Pictures & Scripts is a 2015 series of 20 paintings by John Baldessari (B. 1931) composed of still images from black and white films with excerpts from fictitious, narrative film scripts. The images are removed from their context and capture moments of paused action, which can be interpreted in multiple ways. Displayed alongside the image, these lines of text work to recontextualize the meaning of the image, and to add new life to their original purpose.
The images drawn from the films are cropped so that the characters and actions are ambiguous and taken away from their dramatic context. The images are then given new narratives – equally ambiguous ones, taken out of the larger dialogue – so that the viewer can create his or her own unique interpretation. The works are reminiscent of the 1920s film theorist Lev Kuleshov’s texts on editing and montage, which allow certain conclusions about the action in a film simply based on context. Viewers derive more meaning from the interaction of two sequential “shots” rather than from a single shot in isolation, he argued, and the relationship between the two (in this case, the text and the image), is what creates drama and interest.
Like much of Baldessari’s work, a certain blend of humor and self-deprecation can be detected in the pieces, and the excerpts of dialogue are between unknown characters but hint at conversations between art world insiders, making statements about the art industry. In one piece, an image depicting a pair of treasure hunters is paralleled by a conversation between and art critic and companion, working to categorize a work. The irony is palpable.
And of course, it is no accident that I chose this artwork because it features a conversation between an Art Critic and his Wife, Gail. Because that is just too perfect.
Honey — What Words Come to Mind? (2015) was Photographed in The Broad Museum of Contemporary Art in Los Angeles.
Neo Rauch (born April 18th, 1960) was raised in communist East Germany. Upon encountering a united Germany in the early 1990s, Rauch assimilated and parodied the social realist ruins of communist art along with the popular imagery of capitalism. His unusual style, which renders contradictory and often competing sensibilities intelligible and seemingly unified, has given rise to a generation of painters in the Leipzig area as well as a dynamic gallery scene.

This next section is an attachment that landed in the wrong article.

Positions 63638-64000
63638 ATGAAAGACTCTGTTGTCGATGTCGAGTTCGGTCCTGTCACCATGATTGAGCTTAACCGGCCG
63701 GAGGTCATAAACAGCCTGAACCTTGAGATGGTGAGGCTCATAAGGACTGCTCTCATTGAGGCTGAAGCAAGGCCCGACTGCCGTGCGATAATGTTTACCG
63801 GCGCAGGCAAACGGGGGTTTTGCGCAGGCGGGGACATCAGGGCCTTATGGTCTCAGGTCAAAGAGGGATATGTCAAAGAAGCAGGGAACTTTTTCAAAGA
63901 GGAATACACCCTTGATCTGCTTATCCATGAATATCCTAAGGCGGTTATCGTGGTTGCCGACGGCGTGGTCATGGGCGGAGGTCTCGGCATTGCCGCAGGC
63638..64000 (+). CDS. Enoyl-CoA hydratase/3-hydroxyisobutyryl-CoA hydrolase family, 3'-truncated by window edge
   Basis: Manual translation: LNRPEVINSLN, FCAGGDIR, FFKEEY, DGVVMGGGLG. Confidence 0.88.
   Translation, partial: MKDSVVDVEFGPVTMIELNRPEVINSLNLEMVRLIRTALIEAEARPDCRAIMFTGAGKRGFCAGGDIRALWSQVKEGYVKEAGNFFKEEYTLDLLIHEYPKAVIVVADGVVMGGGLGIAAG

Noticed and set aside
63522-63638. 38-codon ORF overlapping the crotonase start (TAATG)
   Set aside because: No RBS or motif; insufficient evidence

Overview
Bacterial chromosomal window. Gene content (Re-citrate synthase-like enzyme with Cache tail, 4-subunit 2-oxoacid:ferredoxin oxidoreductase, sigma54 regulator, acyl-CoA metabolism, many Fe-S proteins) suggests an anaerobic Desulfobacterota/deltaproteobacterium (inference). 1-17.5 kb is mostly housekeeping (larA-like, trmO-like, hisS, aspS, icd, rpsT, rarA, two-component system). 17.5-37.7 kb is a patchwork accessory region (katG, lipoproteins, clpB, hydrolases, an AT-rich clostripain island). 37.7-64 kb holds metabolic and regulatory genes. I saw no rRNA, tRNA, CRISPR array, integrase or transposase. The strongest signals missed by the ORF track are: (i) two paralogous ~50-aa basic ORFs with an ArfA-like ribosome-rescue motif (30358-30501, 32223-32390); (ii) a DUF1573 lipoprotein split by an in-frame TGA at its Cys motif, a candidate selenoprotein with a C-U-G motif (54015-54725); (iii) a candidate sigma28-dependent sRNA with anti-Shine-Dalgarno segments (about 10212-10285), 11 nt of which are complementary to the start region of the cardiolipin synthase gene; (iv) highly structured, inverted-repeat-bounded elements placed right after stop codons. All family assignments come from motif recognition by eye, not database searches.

Rauch’s paintings share certain affinities with surrealism, namely the invocation of dreams as an escape from a rule-driven consciousness. Rauch himself, however, distances his work from easy readings. “I have no use for the cultishness of classic surrealism or for its tight repertoire of methods,” he says. “In fact just the opposite is true: on my canvas, as in my mind, anything is possible.” Although highly interested in his own East German origins and the nature and limitations of its society, Rauch also channels German iconoclasts like Jörg Immendorff and Georg Baselitz to present a figurative work full of chronological fissures. His painting reflects the influence of socialist realism, and owes a debt to Surrealists Giorgio de Chirico and René Magritte, although Rauch hesitates to align himself with surrealism.
Der Laden (The Store), painted in 2005, is part of the Permanent Collection at The Broad Museum of Contemporary Art in Downtown Los Angeles.
When I was in California at Christmastime, a little bit of advanced planning allowed me to enjoy a visit to the new Broad Museum of contemporary art, located in beautiful downtown Los Angeles. Featuring 2,000 works of art from the private collection of philanthropists Eli and Edythe Broad (pronounced like “Bro-d”), admission is free of charge, but because the museum just opened on September 20th, 2015, the demand for tickets is so high that they must be reserved online in advance. By December, the list was already booked up through February 2016! It is times like these that writing an awesome blog like The Worley Gig comes in handy. With a couple of exchanged emails, the Broad’s press office was kind enough to extend VIP-treatment to myself and two guests, which included front-of-the-line cutting privileges that saved us about two hours of waiting in a queue that already wrapped around two sides of the building by the time the museum opened at 11 AM. It is good to be the King, or Queen, whatever.
Urs Fischer, Untitled (2012), Melting Lamp Post, Located in the Ground Floor Lobby
Designed by Diller Scofidio + Renfro in collaboration with Gensler, and featuring an innovative Veil-and-Vault concept, the 120,000-square-foot, $140-million building features two floors of gallery space to showcase The Broad’s comprehensive collection, and is the headquarters of The Broad Art Foundation’s worldwide lending library. Needless to say, but you can see I am about to, the building itself is a work of art.